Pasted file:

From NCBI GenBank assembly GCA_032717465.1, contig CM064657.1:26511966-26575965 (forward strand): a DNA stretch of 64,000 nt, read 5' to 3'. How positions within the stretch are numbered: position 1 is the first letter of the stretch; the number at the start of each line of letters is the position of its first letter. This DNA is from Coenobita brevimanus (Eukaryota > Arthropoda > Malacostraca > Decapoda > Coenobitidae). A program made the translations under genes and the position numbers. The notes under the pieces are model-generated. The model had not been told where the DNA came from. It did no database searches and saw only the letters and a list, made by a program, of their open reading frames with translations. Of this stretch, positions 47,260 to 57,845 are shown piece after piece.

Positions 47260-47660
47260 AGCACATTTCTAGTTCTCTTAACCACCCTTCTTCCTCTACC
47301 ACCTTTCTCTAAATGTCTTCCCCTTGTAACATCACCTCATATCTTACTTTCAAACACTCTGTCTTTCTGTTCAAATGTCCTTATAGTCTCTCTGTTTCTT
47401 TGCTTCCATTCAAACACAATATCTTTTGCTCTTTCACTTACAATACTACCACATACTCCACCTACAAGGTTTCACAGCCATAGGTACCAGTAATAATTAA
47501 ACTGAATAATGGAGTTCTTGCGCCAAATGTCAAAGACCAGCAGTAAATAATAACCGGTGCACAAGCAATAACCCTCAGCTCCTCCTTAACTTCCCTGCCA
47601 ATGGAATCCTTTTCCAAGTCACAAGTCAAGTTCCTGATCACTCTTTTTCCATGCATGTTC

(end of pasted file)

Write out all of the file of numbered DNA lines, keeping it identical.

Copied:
From NCBI GenBank assembly GCA_032717465.1, contig CM064657.1:26511966-26575965 (forward strand): a DNA stretch of 64,000 nt, read 5' to 3'. How positions within the stretch are numbered: position 1 is the first letter of the stretch; the number at the start of each line of letters is the position of its first letter. This DNA is from Coenobita brevimanus (Eukaryota > Arthropoda > Malacostraca > Decapoda > Coenobitidae). A program made the translations under genes and the position numbers. The notes under the pieces are model-generated. The model had not been told where the DNA came from. It did no database searches and saw only the letters and a list, made by a program, of their open reading frames with translations. Of this stretch, positions 47,260 to 57,845 are shown piece after piece.

Positions 47260-47660
47260 AGCACATTTCTAGTTCTCTTAACCACCCTTCTTCCTCTACC
47301 ACCTTTCTCTAAATGTCTTCCCCTTGTAACATCACCTCATATCTTACTTTCAAACACTCTGTCTTTCTGTTCAAATGTCCTTATAGTCTCTCTGTTTCTT
47401 TGCTTCCATTCAAACACAATATCTTTTGCTCTTTCACTTACAATACTACCACATACTCCACCTACAAGGTTTCACAGCCATAGGTACCAGTAATAATTAA
47501 ACTGAATAATGGAGTTCTTGCGCCAAATGTCAAAGACCAGCAGTAAATAATAACCGGTGCACAAGCAATAACCCTCAGCTCCTCCTTAACTTCCCTGCCA
47601 ATGGAATCCTTTTCCAAGTCACAAGTCAAGTTCCTGATCACTCTTTTTCCATGCATGTTC